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Garlic Medicinal use and 

health benefits

In in vitro studies, garlic has been found to have antibacterial, 
antiviral, and antifungal activity. However, these actions are 
less clear in vivo. Garlic is also claimed to help prevent heart 
disease (including atherosclerosis, high cholesterol, and high 
blood pressure) and cancer.[28] Garlic is used to prevent certain 
types of cancer, including stomach and colon cancers. In fact, 
countries where garlic is consumed in higher amounts, because 
of traditional cuisine, have been found to have a lower prevalence 
of cancer.[29] Animal studies, and some early investigational 
studies in humans, have suggested possible cardiovascular benefits 
of garlic. A Czech study found garlic supplementation reduced 
accumulation of cholesterol on the vascular walls of animals.[30] 
Another study had similar results, with garlic supplementation 
significantly reducing aortic plaque deposits of cholesterol-fed 
rabbits.[31] Another study showed supplementation with garlic 
extract inhibited vascular calcification in human patients with high 
blood cholesterol.[32] The known vasodilative effect of garlic is 
possibly caused by catabolism of garlic-derived polysulfides to 
hydrogen sulfide in red blood cells (RBCs), a reaction that is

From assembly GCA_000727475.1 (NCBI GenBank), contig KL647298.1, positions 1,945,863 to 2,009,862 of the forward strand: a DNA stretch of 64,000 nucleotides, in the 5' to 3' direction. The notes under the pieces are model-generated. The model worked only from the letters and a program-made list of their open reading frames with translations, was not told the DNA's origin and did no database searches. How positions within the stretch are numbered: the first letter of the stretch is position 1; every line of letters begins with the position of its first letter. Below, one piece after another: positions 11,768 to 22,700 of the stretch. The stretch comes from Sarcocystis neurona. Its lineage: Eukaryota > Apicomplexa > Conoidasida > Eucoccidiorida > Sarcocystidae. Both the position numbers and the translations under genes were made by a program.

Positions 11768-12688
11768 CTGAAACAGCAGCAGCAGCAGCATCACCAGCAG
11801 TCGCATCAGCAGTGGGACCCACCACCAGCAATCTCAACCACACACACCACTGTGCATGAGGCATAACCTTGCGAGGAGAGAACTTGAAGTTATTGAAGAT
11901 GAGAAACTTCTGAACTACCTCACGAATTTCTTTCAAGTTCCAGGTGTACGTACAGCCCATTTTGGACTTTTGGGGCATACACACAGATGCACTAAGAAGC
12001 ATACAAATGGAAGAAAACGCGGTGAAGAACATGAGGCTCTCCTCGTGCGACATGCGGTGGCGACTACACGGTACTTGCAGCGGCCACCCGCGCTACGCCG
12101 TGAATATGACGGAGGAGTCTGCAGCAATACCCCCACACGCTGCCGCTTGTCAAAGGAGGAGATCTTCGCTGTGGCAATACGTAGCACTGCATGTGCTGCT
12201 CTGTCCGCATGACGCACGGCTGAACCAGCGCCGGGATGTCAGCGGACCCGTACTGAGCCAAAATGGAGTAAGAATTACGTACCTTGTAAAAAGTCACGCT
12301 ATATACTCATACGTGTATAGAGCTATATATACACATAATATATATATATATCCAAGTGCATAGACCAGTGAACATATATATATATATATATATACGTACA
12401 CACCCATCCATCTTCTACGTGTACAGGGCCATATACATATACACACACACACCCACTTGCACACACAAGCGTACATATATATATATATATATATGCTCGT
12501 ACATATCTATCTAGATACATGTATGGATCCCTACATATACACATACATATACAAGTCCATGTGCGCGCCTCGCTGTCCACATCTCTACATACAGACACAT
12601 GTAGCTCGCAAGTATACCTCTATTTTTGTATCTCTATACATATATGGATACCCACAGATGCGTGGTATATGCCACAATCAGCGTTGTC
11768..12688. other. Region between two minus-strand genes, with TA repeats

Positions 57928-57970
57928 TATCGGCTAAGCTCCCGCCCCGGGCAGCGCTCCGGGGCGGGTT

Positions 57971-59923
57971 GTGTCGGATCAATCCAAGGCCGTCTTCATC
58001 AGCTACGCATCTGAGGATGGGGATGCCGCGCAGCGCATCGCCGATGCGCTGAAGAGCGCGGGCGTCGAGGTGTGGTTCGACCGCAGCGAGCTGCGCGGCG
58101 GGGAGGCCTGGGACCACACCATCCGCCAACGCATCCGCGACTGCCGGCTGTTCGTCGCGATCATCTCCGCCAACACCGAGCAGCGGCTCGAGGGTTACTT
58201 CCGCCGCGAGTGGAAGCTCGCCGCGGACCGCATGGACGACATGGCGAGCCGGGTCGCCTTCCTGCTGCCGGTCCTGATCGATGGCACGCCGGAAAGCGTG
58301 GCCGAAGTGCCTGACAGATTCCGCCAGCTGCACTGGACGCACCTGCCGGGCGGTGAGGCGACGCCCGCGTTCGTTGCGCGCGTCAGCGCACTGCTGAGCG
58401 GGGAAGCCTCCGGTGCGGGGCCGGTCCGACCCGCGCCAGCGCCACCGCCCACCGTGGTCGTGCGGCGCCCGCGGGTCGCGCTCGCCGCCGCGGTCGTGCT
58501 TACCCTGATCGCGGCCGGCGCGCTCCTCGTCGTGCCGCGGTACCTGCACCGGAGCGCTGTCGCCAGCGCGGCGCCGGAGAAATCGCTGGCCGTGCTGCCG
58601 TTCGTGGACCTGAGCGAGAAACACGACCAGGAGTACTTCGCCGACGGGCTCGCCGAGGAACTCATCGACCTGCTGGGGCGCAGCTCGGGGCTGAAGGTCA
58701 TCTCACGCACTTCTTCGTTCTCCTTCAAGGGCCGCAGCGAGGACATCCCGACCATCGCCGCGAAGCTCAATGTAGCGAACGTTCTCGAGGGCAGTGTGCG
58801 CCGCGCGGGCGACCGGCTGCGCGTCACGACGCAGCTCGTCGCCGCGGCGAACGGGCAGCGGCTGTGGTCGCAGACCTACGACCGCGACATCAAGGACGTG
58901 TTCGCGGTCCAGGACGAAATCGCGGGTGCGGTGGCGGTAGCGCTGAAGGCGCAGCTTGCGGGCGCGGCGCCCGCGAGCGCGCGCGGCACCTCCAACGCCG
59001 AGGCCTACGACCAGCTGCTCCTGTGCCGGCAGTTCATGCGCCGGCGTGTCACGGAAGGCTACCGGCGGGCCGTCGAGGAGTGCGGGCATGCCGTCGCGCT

dependent on reduced thiols in or on the RBC membrane. Hydrogen 
sulfide is an endogenous cardioprotective vascular cell-signaling 

Although these studies showed protective vascular changes in
garlic-fed subjects, a randomized clinical trial funded by the 
National Institutes of Health (NIH) in the United States and 
published in the Archives of Internal Medicine in 2007 found 
the consumption of garlic in any form did not reduce blood 
cholesterol levels in patients with moderately high baseline 
cholesterol levels.[34][35]
According to the, "despite decades of research 
suggesting that garlic can improve cholesterol profiles, a new 
NIH-funded trial found absolutely no effects of raw garlic or 
garlic supplements on LDL, HDL, or triglycerides... The findings 
underscore the hazards of meta-analyses made up of small, 
flawed studies and the value of rigorously studying popular 
herbal remedies". In an editorial regarding the initial report's 
findings, two physicians from Weill Cornell Medical College 
of Cornell University, pointed out that there may "be effects of 
garlic on atherosclerosis specifically that were not picked up 
in the study".

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